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Antony Antoniou – Luxury Property Expert

Understanding the Potential Costs of EPC Upgrades for Rental Properties Revealed by the Government

Understanding the Potential Costs of EPC Upgrades for Rental Properties Revealed by the Government


The government has recently unveiled an analysis shedding light on the expected expenses associated with improving energy efficiency in private rental homes. According to their findings, approximately 46% of properties would require between £5,000 and £9,999 for upgrades, while nearly 30% could be enhanced for less than £5,000. On the higher end of the scale, around 19% of homes would necessitate between £10,000 and £14,999 to achieve at least an Energy Efficiency Rating (EER) band C. Furthermore, 5% of properties would require investments of £15,000 or more. These figures provide valuable insights into the costs landlords may encounter when upgrading their rental properties.

The Current State of Rental Properties:

The English Housing Survey conducted in 2021 highlighted the prevailing energy efficiency ratings of private rental homes. It revealed that 44% of these homes fell within the EER bands A to C, while 42% were categorized as band D. Regrettably, the remaining 14% were deemed subpar, residing within the EER bands E to G. The survey also indicated that 23% of private rental properties are estimated to fail the Decent Homes Standard, with 14% considered unsafe according to the Housing Health and Safety Rating System (HHSRS). Furthermore, private rented homes exhibited higher rates of damp issues compared to other tenures, with almost 11% experiencing this problem, in contrast to 4% of social rented homes and 2% of owner-occupied properties.

Tenant Mobility and Reasons for Leaving:

According to the survey, the average length of stay for private renters in their current residence is 4.4 years. The most common motive for leaving their rental property was a desire to relocate, accounting for 77% of respondents. In contrast, the least common reasons cited were the end of a fixed-term tenancy (11%), mutual agreement with the landlord (10%), eviction or a request to vacate by the landlord/agent (4%), a strained relationship with the landlord (3%), or the termination of a job (2%).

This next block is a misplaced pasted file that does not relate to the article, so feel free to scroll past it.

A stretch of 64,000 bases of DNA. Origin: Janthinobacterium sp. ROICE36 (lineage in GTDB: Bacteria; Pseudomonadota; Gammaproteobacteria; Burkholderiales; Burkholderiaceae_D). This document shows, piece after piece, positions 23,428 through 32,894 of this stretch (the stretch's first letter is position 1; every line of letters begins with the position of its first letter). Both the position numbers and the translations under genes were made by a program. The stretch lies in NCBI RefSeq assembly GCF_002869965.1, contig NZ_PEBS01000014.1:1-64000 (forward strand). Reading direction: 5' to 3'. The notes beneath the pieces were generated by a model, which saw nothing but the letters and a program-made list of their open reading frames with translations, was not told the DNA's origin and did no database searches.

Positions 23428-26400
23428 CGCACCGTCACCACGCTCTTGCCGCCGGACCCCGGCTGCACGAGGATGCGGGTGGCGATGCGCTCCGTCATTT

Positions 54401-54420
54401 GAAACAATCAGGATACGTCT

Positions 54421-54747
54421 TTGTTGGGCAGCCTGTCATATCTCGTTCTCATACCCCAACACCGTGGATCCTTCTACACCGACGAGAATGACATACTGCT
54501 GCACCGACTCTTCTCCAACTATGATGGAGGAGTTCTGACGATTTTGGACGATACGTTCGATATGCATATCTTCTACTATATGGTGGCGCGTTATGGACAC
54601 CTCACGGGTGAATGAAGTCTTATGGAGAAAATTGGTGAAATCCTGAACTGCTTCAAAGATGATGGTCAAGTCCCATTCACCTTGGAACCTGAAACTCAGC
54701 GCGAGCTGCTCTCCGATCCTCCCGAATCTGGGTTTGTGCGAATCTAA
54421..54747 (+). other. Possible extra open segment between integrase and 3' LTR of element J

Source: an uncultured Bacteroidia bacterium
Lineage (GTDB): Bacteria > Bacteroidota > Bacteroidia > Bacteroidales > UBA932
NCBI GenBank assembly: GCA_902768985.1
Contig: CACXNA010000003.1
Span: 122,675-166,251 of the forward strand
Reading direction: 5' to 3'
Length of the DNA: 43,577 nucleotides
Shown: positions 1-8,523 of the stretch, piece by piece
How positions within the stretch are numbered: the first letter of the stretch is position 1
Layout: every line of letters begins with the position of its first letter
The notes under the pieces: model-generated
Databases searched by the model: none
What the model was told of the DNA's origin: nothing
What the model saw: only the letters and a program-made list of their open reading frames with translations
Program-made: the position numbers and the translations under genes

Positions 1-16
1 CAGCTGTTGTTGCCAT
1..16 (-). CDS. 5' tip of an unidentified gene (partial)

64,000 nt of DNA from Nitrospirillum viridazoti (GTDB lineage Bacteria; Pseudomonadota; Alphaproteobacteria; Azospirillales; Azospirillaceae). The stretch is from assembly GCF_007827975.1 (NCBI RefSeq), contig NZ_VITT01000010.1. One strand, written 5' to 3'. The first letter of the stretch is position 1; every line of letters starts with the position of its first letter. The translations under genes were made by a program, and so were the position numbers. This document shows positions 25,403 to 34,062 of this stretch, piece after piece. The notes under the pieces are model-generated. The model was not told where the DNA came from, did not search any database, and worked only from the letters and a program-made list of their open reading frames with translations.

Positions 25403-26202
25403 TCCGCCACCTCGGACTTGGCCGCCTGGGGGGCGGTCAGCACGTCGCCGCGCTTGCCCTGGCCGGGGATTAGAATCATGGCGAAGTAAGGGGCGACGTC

Housing Support and Financial Challenges:

Approximately 25% of private rented households reported receiving housing support during 2021-22. Additionally, 3% of these households either currently experienced or had experienced rental arrears within the past year (4%). Furthermore, 10% of respondents reported being denied a tenancy in the previous 12 months due to receiving benefits. These figures underscore the financial challenges faced by some private renters and the potential barriers they encounter when seeking suitable housing.


The government’s analysis provides valuable insights into the expected costs associated with improving energy efficiency in rental properties. Landlords should take note of the potential expenses, with almost half of properties requiring between £5,000 and £9,999 for upgrades. Moreover, the findings highlight the importance of addressing subpar energy efficiency ratings and prevalent issues such as dampness to ensure rental properties meet the Decent Homes Standard and maintain the well-being of tenants. Understanding the dynamics of tenant mobility and the financial challenges faced by private renters can also aid in creating more favorable rental experiences for both landlords and tenants alike.

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